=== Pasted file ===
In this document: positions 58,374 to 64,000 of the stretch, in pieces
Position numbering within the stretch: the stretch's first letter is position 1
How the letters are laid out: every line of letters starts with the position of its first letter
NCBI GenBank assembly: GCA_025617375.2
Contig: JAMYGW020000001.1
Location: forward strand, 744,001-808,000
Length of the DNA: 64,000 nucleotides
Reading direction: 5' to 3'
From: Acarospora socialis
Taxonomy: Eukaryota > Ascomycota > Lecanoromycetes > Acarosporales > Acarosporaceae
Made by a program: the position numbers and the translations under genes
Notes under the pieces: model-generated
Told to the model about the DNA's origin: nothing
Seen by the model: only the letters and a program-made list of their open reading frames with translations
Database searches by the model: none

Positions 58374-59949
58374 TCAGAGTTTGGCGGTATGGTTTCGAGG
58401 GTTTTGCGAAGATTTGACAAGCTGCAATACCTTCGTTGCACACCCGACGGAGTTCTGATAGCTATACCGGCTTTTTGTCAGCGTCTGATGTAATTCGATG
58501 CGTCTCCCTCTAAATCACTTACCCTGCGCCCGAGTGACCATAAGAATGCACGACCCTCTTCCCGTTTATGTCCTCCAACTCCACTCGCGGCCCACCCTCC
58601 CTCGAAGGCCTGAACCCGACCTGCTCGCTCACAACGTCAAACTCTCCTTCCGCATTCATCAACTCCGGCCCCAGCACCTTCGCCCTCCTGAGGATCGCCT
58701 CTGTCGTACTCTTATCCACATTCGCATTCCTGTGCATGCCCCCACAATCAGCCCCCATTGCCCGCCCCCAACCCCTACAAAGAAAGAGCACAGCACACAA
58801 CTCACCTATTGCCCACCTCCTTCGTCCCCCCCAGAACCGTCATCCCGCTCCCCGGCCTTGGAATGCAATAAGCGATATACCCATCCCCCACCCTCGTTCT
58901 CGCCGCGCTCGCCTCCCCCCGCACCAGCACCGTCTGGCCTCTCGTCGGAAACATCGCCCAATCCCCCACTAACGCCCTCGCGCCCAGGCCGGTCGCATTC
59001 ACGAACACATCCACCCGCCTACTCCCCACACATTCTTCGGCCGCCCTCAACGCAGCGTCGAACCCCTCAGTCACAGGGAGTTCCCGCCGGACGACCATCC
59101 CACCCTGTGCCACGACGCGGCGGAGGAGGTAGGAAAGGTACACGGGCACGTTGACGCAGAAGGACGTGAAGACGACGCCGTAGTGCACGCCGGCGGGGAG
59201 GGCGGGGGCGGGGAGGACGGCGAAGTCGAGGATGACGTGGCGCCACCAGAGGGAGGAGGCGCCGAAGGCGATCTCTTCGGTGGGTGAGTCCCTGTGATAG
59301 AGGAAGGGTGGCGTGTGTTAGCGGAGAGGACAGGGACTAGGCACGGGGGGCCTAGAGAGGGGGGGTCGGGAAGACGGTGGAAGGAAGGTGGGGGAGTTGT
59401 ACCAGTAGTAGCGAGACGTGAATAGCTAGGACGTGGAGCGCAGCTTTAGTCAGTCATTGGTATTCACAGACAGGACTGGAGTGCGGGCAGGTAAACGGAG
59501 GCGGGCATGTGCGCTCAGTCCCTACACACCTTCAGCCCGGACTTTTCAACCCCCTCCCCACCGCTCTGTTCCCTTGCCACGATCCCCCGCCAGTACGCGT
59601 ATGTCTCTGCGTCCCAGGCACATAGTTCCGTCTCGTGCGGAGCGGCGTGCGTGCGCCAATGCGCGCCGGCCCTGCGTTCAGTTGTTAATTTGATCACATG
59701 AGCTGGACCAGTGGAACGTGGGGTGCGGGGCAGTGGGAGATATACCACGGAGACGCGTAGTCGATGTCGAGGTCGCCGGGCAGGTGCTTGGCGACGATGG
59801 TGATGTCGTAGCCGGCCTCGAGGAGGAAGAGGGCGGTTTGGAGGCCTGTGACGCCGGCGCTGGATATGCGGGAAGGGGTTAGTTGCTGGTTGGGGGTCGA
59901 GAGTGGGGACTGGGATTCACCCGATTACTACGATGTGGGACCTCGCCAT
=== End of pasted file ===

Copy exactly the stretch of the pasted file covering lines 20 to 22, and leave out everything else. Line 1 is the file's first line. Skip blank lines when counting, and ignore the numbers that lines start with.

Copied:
58601 CTCGAAGGCCTGAACCCGACCTGCTCGCTCACAACGTCAAACTCTCCTTCCGCATTCATCAACTCCGGCCCCAGCACCTTCGCCCTCCTGAGGATCGCCT
58701 CTGTCGTACTCTTATCCACATTCGCATTCCTGTGCATGCCCCCACAATCAGCCCCCATTGCCCGCCCCCAACCCCTACAAAGAAAGAGCACAGCACACAA
58801 CTCACCTATTGCCCACCTCCTTCGTCCCCCCCAGAACCGTCATCCCGCTCCCCGGCCTTGGAATGCAATAAGCGATATACCCATCCCCCACCCTCGTTCT